Learning Greek with Music
Probably the first time I realized that there was something going on that I was not getting but needed to was when my friend Jimi Quidd (or James Hatzidimitriou) translated the lyrics to the album Vromeko Psomi by Dionysious Savopoulos for me. It was recorded during the Junta and it was a commentary on life in a dictatorship
written in such a way so that if you just took it at surface value they could have been love songs or weird poetic imagery. In fact it was a condemnation of the government and a cry for help and it made me want to learn Greek more than ever. But its a long way from Beginners Greek to understanding the lyrics of Savopoulos. I have Greek friends who listen to one of his songs and don't know what some words mean. Thirty years later I can pretty much understand most of the lyrics on the album.
But could I explain them to someone in Greek? No way. But it got me started on listening to Greek music, laika and rembetika, and I began picking up words from the songs and then actually sitting down and translating all the lyrics. So if the subject is broken hearts, sly women, exile, poverty, or drinking in the taverna, my vocabulary is pretty good. But if I turn on the Greek news or even the weather I barely know what the hell they are saying.
This could be the key. I have a friend who plays music and was so reluctant to learn to read and write music he created his own musical language that enabled him to compose. The only problem is that he is the only person in the world who reads this language. If you want to learn Greek but are too lazy to learn the
alphabet then you are hamstringing yourself. Once you learn the alphabet everything becomes a Greek lesson in Greece. The signs on buildings you pass on the bus, your bus ticket, the Greek side of the menu, anything with words on it enables you to practice. I learned the alphabet from one of those language course books and then practiced reading the Sherrard-Keeley translation of George Seferis Poetry which has English and Greek side by side. Learning Greek from a poet is a strange way to do it, especially if
you mix it with the slang of rembetika, the music of the hashish smoking underworld, and the love and hate songs of Stelios Kazantzides, but probably by the time I die it will all come together and I will walk into a cafe and order a coffee in a way that the owner has never heard before but he will still know exactly what I want.
But the best way to learn Greek, or any language, is to have the courage to try speaking it. It does not matter if you say it wrong. People will figure out what you mean and often correct you in a nice way. Why is it that someone like me struggles with Greek for most of my life and an Albanian comes to Greece and speaks almost fluently in a year?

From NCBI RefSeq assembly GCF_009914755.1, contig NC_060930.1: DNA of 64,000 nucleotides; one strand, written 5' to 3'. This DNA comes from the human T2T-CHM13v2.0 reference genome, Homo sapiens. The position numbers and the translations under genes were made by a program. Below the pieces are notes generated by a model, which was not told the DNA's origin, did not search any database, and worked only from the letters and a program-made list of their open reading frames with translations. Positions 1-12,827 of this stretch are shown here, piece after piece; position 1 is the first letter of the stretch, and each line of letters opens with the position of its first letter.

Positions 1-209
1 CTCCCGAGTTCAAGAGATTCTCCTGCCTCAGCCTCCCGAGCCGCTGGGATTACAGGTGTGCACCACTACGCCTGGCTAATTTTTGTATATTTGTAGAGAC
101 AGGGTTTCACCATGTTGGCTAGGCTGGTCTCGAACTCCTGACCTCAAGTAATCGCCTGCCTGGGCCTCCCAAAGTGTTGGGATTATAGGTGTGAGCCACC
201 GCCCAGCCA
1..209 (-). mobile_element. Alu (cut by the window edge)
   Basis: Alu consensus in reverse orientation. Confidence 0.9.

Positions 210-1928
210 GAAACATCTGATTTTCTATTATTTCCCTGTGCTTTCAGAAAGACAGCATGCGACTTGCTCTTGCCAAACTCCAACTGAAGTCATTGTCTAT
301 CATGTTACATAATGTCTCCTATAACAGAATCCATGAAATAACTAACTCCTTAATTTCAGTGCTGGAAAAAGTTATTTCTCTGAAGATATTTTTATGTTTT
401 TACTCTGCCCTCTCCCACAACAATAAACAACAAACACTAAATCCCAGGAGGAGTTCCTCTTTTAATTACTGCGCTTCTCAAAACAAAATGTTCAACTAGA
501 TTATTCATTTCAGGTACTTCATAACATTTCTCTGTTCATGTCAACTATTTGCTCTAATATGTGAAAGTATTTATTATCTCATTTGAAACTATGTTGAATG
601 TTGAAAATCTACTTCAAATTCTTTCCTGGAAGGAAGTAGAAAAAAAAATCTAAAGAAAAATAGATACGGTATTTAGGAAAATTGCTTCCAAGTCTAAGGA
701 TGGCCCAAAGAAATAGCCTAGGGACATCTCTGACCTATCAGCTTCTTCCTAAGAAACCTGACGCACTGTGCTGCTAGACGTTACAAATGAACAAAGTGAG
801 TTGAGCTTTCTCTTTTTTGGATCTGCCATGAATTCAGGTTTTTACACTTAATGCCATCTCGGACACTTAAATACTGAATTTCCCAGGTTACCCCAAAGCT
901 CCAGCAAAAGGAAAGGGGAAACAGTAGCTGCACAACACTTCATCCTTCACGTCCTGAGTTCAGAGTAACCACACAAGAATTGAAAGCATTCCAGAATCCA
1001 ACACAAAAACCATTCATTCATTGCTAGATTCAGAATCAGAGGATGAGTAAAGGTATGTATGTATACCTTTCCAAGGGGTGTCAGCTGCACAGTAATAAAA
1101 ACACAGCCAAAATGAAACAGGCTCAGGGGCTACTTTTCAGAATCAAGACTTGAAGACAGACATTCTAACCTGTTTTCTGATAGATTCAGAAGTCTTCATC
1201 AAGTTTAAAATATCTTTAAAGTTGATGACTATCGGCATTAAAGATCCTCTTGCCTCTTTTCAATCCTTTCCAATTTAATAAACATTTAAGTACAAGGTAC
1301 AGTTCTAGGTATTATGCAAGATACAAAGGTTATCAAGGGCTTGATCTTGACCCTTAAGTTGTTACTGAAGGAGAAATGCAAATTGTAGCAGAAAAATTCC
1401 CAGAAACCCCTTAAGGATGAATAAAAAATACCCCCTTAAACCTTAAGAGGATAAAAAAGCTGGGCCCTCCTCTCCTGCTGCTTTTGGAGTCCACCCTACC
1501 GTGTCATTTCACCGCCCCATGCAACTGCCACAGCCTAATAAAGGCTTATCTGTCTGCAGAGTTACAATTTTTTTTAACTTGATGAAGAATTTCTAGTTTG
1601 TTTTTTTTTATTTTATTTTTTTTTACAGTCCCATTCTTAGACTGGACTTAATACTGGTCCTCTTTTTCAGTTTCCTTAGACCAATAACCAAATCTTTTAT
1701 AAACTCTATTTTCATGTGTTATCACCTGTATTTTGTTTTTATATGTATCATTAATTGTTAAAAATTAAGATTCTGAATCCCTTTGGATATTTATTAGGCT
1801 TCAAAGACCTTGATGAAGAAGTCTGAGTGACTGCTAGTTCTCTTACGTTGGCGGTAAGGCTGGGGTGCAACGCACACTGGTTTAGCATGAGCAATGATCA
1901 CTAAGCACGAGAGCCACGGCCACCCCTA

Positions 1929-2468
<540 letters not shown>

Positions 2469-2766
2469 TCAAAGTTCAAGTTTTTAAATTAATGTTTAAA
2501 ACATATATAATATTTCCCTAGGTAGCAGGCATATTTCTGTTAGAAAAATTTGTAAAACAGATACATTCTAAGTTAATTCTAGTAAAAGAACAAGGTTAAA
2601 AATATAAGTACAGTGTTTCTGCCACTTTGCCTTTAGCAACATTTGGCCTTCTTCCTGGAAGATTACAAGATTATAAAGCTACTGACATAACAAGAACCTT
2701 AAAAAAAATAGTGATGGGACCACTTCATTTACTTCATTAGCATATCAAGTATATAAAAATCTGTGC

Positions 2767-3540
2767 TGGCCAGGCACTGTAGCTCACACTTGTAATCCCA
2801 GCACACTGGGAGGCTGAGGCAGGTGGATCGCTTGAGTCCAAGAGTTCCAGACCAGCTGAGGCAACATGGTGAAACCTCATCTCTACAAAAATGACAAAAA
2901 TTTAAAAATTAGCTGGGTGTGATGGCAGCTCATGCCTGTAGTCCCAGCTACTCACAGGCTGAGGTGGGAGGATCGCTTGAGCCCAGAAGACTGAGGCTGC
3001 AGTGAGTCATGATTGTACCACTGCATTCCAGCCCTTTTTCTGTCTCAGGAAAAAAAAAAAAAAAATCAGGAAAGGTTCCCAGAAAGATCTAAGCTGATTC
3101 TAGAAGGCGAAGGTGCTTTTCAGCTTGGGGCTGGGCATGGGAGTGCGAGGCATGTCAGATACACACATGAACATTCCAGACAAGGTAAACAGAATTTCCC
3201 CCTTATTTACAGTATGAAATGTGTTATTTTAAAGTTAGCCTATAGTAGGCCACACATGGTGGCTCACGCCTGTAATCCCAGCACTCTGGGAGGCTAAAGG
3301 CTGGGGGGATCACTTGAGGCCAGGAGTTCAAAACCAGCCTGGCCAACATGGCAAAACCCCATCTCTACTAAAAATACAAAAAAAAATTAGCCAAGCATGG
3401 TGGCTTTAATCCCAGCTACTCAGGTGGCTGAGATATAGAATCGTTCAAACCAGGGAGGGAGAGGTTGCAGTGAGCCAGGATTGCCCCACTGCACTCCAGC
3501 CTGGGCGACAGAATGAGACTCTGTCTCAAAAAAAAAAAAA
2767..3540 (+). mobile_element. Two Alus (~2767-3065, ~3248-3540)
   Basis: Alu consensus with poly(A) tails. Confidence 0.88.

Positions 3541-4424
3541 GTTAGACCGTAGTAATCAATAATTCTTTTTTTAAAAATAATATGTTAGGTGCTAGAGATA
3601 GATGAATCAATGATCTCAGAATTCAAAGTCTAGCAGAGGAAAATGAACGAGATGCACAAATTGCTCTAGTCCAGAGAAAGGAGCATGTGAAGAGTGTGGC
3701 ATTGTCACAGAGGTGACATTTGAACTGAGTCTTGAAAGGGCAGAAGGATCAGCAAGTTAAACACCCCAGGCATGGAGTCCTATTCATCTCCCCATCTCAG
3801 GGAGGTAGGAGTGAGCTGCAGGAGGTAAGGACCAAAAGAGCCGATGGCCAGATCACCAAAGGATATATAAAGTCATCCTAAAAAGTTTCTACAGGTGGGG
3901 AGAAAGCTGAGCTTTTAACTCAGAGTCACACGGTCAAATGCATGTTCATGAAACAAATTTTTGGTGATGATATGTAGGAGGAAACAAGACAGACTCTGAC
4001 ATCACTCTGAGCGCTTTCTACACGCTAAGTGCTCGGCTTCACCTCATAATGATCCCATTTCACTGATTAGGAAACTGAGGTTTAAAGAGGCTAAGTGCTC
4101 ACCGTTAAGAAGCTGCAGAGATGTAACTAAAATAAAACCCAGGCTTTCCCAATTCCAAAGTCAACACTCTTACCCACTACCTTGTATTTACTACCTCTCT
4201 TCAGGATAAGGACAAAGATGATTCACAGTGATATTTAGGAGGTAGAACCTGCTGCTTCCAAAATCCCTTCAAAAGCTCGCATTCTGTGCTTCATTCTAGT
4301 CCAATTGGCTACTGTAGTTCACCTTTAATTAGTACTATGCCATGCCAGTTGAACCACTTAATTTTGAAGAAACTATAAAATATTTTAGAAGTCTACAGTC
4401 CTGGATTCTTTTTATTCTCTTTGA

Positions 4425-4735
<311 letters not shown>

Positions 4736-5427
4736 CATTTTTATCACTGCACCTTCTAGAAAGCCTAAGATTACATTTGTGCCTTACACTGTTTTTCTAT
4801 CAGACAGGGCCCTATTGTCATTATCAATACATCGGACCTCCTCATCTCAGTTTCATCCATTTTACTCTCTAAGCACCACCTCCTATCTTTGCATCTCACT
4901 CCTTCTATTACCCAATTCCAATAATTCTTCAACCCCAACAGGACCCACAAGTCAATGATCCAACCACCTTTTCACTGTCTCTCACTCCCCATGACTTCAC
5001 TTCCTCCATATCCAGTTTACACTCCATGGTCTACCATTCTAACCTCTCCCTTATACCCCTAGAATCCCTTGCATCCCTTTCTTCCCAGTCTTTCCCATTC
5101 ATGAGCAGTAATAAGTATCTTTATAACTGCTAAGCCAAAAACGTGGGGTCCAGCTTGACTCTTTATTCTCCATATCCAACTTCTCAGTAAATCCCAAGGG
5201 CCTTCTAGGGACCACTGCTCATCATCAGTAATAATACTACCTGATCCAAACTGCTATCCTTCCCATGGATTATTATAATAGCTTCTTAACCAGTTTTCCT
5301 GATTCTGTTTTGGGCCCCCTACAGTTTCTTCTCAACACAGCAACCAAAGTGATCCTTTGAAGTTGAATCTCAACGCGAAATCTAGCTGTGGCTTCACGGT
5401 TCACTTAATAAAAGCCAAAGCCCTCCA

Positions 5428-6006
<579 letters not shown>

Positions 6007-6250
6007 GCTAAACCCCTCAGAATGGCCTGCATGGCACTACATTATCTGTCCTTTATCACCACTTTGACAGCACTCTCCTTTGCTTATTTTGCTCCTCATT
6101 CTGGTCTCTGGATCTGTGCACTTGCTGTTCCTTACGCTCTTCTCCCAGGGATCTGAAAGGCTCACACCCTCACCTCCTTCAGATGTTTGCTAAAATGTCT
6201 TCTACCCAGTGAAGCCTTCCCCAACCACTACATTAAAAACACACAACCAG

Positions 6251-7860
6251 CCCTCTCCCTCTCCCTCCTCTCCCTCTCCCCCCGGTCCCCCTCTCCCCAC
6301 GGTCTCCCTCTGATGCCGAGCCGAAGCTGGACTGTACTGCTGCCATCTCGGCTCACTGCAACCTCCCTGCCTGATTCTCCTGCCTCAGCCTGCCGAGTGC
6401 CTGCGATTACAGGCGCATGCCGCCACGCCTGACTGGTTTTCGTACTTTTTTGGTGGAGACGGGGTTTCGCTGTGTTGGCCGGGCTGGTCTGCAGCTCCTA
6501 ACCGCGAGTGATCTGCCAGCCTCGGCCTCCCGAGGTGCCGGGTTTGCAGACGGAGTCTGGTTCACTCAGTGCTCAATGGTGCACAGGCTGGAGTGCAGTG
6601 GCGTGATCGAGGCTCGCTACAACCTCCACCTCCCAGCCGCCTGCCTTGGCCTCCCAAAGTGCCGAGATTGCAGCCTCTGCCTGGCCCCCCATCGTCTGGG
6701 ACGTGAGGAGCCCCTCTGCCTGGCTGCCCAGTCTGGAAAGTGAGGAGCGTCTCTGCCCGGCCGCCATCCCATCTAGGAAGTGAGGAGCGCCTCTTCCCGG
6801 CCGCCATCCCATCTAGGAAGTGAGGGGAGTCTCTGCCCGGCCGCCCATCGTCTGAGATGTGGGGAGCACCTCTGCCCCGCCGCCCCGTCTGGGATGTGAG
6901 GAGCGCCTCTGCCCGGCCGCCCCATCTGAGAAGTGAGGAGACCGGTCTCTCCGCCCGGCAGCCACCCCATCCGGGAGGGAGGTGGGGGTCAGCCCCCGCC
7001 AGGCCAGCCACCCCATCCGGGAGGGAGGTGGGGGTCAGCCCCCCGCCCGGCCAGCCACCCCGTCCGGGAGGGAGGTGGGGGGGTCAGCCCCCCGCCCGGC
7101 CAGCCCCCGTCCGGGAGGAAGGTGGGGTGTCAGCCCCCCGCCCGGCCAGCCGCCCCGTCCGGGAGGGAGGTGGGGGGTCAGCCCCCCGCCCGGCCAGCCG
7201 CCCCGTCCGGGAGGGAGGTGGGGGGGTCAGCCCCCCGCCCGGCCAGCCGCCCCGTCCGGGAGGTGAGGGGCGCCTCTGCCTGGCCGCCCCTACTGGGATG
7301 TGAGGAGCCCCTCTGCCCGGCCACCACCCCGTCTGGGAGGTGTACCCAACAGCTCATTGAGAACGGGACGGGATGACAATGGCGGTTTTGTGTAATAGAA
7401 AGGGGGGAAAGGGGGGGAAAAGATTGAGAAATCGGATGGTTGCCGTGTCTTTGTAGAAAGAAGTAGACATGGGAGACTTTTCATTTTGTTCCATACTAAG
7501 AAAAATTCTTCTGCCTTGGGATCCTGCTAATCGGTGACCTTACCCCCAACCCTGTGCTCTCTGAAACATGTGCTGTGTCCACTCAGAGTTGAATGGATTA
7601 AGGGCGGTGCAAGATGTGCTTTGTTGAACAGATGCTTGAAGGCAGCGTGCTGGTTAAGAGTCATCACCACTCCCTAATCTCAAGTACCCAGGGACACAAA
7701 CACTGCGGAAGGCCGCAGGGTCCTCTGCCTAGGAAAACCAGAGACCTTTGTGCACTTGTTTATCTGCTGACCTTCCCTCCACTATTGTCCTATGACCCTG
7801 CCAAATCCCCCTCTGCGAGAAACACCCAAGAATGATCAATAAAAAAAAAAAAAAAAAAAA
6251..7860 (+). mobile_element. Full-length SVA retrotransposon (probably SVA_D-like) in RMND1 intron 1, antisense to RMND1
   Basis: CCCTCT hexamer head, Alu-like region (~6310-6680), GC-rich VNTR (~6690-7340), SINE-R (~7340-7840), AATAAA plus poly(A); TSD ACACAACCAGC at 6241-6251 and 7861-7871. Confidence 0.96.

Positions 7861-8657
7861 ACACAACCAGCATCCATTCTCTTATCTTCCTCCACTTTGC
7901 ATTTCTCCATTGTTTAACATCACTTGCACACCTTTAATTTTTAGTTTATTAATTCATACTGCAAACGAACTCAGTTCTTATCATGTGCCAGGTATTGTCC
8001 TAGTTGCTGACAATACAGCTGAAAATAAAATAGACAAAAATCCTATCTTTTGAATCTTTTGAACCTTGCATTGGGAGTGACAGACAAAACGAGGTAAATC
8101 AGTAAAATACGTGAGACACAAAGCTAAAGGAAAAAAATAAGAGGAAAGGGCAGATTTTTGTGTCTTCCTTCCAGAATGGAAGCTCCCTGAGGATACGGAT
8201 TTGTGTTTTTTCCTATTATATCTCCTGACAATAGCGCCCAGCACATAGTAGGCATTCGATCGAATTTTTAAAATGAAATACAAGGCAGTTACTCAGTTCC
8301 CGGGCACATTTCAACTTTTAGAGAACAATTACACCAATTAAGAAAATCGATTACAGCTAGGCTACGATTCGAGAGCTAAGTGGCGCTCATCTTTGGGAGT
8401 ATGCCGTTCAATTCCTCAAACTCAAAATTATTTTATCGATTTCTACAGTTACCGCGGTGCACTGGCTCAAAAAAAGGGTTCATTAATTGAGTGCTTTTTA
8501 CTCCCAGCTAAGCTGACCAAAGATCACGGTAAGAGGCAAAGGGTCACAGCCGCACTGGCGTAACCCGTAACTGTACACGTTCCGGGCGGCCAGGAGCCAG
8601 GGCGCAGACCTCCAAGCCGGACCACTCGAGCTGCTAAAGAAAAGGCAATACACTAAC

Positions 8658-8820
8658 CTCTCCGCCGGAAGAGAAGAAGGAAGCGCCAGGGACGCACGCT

One reason is because he has to. Many Greeks speak English and want to, so most conversations when there is a native English speaker in the group, even if outnumbered, will be in English. If Greeks did not speak English then Americans, Greek-Americans and English people living in Greece would pick it up a lot faster, just like the Albanians. So where can you go in Greece where not that many people speak English and you can practice your Greek by immersion? Well, prison would probably be one place. But that
might be a little extreme. I know when I go to the remote villages in Lesvos I speak only Greek and the longer I stay the better it gets. Actually the more ouzo I drink the better it gets too. But even in Athens if you just stick to Greek and even when they answer in English, keep using your Greek, eventually they will go back to their native language because it is easier and you will learn Greek. Or just tell them you come from a country nobody has ever heard of and speak a language nobody knows and then everyone
will help you practice your Greek.
I probably could have written more on this subject but I just woke up and did it before I even had my first cup of coffee. Maybe I will develop this into a new page somewhere. But in the meantime you can pick up some Greek words at www.athensguide.com/language.html and I forgot to mention the Anotek Program that I used that is pretty good
if you want help teaching yourself Greek. See www.greecetravel.com/anotek) The best thing to really jumpstart your Greek is by doing a course at the Athens Centre or one of the other Greek language schools in Greece. See www.greecetravel.com/schools